In the Franco-German school, of which Gounod is so high an exponent, the orchestra is busy throughout developing the history of the emotions, and in “Faust” especially it is as busy a factor in expressing the passions of the characters as the vocal parts. Not even in the “garden scene” does the singing reduce the instruments to a secondary importance. The difference between Gounod and Wagner, who professes to elaborate the importance of the orchestra in dramatic music, is that the former has a skill in writing for the voice which the other lacks. The one lifts the voice by the orchestration, the other submerges it. Gounod’s affluence of lovely melody can only be compared with that of Mozart and Rossini, and his skill and ingenuity in treating the orchestra have wrung reluctant praise from his bitterest opponents.
The special power which makes Gounod unique in his art, aside from those elements before alluded to as derived from temperament, is his unerring sense of dramatic fitness, which weds such highly suggestive music to each varying phase of character and action. To this perhaps one exception may be made. While he possesses a certain airy playfulness, he fails in rich broad humor utterly, and situations of comedy are by no means so well handled as the more serious scenes.
A good illustration of this may be found in “Le Medecin malgre lui,” in the couplets given to the drunken Sganarelle. They are beautiful music, but utterly unflavored with the vis comica.
Had Gounod written only “Faust,” it should stamp him as one of the most highly gifted composers of his age. Noticeably in his other works, preeminently in this, he has shown a melodic freshness and fertility, a mastery of musical form, a power of orchestration, and a dramatic energy, which are combined to the same degree in no one of his rivals. Therefore it is just to place him in the first rank of contemporary composers.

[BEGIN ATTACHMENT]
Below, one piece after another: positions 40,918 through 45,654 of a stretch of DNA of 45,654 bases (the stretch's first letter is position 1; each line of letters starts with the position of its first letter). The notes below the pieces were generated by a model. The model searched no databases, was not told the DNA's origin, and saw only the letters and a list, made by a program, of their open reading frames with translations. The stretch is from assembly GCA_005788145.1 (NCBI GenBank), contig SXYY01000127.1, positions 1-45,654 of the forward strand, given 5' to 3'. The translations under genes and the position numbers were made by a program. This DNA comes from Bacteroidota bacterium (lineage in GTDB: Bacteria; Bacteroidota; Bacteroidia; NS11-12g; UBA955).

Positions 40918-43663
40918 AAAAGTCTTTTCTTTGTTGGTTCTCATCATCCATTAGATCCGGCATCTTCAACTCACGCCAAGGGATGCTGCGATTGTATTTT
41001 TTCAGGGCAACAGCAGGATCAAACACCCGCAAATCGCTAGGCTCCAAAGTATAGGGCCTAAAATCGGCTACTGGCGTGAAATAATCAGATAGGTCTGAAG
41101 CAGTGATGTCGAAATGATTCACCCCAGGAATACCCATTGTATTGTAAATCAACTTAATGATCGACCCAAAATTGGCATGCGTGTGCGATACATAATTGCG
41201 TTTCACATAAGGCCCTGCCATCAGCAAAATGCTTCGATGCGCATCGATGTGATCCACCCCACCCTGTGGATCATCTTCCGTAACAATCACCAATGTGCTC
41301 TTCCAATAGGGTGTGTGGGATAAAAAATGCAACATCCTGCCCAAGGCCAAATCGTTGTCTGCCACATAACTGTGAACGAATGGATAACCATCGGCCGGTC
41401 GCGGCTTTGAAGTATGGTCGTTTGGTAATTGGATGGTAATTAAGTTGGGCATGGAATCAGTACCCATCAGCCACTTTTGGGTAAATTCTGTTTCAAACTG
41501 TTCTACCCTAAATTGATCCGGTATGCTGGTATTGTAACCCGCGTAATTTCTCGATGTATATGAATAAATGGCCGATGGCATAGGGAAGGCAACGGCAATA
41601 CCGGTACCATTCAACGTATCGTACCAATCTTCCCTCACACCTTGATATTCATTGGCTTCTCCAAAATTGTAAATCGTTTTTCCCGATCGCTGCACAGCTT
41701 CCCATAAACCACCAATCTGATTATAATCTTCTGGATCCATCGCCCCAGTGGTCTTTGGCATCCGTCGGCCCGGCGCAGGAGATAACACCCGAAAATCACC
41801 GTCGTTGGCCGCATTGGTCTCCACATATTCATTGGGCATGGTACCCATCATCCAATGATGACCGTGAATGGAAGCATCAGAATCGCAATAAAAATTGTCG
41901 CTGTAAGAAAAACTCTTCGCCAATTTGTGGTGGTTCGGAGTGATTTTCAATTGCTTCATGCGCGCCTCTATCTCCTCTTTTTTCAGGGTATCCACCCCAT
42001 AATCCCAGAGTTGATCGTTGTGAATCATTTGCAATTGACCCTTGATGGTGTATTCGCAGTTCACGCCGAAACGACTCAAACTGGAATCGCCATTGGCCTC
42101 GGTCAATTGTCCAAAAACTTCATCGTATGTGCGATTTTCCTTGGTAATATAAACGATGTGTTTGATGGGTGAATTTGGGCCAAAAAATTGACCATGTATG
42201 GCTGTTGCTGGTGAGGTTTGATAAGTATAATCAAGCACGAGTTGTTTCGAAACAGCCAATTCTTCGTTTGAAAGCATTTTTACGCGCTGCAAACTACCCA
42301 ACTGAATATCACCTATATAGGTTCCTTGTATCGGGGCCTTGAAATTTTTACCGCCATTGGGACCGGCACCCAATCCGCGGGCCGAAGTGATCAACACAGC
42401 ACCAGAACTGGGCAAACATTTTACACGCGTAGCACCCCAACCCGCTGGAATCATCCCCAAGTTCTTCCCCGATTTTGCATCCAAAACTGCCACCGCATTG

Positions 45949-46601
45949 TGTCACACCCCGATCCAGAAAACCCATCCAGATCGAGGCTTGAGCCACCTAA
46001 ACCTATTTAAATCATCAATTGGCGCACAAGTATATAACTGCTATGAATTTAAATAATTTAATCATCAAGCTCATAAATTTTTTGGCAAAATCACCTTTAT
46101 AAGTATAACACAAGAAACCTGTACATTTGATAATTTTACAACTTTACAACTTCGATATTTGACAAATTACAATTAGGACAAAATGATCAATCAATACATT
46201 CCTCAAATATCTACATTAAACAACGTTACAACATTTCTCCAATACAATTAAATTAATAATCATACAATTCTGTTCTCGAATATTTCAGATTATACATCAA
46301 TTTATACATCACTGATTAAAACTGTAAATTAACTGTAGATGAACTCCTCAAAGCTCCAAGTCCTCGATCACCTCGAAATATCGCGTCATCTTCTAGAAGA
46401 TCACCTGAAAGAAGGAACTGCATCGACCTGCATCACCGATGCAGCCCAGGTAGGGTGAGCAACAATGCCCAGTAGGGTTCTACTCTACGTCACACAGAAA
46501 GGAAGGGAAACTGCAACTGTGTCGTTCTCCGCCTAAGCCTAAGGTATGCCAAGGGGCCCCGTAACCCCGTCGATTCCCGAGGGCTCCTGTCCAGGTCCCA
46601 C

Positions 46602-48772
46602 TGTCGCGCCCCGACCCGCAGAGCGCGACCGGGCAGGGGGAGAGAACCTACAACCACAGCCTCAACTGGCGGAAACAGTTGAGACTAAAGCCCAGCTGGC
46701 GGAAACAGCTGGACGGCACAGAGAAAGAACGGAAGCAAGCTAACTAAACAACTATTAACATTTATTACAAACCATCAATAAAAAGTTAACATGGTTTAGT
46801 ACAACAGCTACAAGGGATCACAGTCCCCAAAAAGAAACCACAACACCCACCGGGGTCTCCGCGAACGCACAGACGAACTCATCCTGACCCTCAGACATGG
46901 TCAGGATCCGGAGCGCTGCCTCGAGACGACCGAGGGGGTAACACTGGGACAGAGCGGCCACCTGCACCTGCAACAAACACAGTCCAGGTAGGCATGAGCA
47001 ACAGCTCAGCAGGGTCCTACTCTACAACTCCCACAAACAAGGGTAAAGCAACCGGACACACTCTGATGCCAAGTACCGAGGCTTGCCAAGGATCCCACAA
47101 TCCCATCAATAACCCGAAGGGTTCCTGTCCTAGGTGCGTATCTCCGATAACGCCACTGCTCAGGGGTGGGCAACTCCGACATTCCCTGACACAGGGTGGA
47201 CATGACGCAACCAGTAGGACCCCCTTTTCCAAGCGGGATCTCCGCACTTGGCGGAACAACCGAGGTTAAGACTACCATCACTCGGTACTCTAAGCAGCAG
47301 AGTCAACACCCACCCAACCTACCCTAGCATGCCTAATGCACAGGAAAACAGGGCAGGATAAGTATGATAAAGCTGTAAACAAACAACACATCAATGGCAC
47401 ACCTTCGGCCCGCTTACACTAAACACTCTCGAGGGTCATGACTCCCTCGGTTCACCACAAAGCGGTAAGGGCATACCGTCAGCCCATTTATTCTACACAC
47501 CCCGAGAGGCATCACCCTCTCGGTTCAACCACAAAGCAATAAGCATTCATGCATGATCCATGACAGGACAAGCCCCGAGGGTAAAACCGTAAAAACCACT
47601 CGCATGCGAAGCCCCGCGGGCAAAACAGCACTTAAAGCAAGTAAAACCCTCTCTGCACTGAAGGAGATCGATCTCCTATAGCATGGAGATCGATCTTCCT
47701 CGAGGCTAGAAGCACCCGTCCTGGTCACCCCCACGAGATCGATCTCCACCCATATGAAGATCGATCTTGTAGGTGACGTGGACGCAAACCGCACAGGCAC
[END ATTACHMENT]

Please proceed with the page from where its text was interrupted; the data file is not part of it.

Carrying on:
Among contemporary French composers there is no name which suggests itself in comparison with that of Gounod so worthily as that of Ambroise Thomas, famous in every country where the opera is a favorite form of public amusement, as the author of “Mignon” and “Hamlet.” Lacking the depth and passion of Gounod, he is distinguished by a peculiar sparkle, grace, and Gallic lightness of touch; and if we do not find in him the earnestness and spiritual significance of his rival’s conceptions, there is, on the other hand, in the works of Thomas, a glow of poetic sentiment which invests them with a charming atmosphere, peculiarly their own. Perhaps in his own country Thomas enjoys a repute still higher than that of Gounod, for his genius is more peculiarly French, while the composer of “Faust” shows the radical influence of the German school, not only in the cast of his thoughts and temperament, but in his technical musical methods. Still, as all artists are profoundly moved by the tendencies of their age, it would not be difficult to find in the later works of Thomas, on which his celebrity is based, some unconscious modeling of form wrought by that musical school of which Richard Wagner is the most advanced type.